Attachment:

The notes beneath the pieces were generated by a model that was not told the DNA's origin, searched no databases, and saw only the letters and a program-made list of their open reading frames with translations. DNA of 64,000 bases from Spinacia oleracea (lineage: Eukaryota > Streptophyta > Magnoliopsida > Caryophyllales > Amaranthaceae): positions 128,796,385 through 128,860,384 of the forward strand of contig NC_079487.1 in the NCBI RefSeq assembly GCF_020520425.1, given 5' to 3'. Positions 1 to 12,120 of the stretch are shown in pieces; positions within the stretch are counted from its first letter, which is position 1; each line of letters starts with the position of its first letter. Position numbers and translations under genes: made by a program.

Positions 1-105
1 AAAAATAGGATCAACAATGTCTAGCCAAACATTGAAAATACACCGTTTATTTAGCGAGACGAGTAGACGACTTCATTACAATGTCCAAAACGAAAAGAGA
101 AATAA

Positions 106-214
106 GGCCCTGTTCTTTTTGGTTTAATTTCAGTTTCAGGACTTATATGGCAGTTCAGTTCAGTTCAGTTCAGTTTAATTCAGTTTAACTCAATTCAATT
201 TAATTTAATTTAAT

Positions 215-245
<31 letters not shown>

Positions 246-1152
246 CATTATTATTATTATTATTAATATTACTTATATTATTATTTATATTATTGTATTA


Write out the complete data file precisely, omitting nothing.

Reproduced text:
The notes beneath the pieces were generated by a model that was not told the DNA's origin, searched no databases, and saw only the letters and a program-made list of their open reading frames with translations. DNA of 64,000 bases from Spinacia oleracea (lineage: Eukaryota > Streptophyta > Magnoliopsida > Caryophyllales > Amaranthaceae): positions 128,796,385 through 128,860,384 of the forward strand of contig NC_079487.1 in the NCBI RefSeq assembly GCF_020520425.1, given 5' to 3'. Positions 1 to 12,120 of the stretch are shown in pieces; positions within the stretch are counted from its first letter, which is position 1; each line of letters starts with the position of its first letter. Position numbers and translations under genes: made by a program.

Positions 1-105
1 AAAAATAGGATCAACAATGTCTAGCCAAACATTGAAAATACACCGTTTATTTAGCGAGACGAGTAGACGACTTCATTACAATGTCCAAAACGAAAAGAGA
101 AATAA

Positions 106-214
106 GGCCCTGTTCTTTTTGGTTTAATTTCAGTTTCAGGACTTATATGGCAGTTCAGTTCAGTTCAGTTCAGTTTAATTCAGTTTAACTCAATTCAATT
201 TAATTTAATTTAAT

Positions 215-245
<31 letters not shown>

Positions 246-1152
246 CATTATTATTATTATTATTAATATTACTTATATTATTATTTATATTATTGTATTA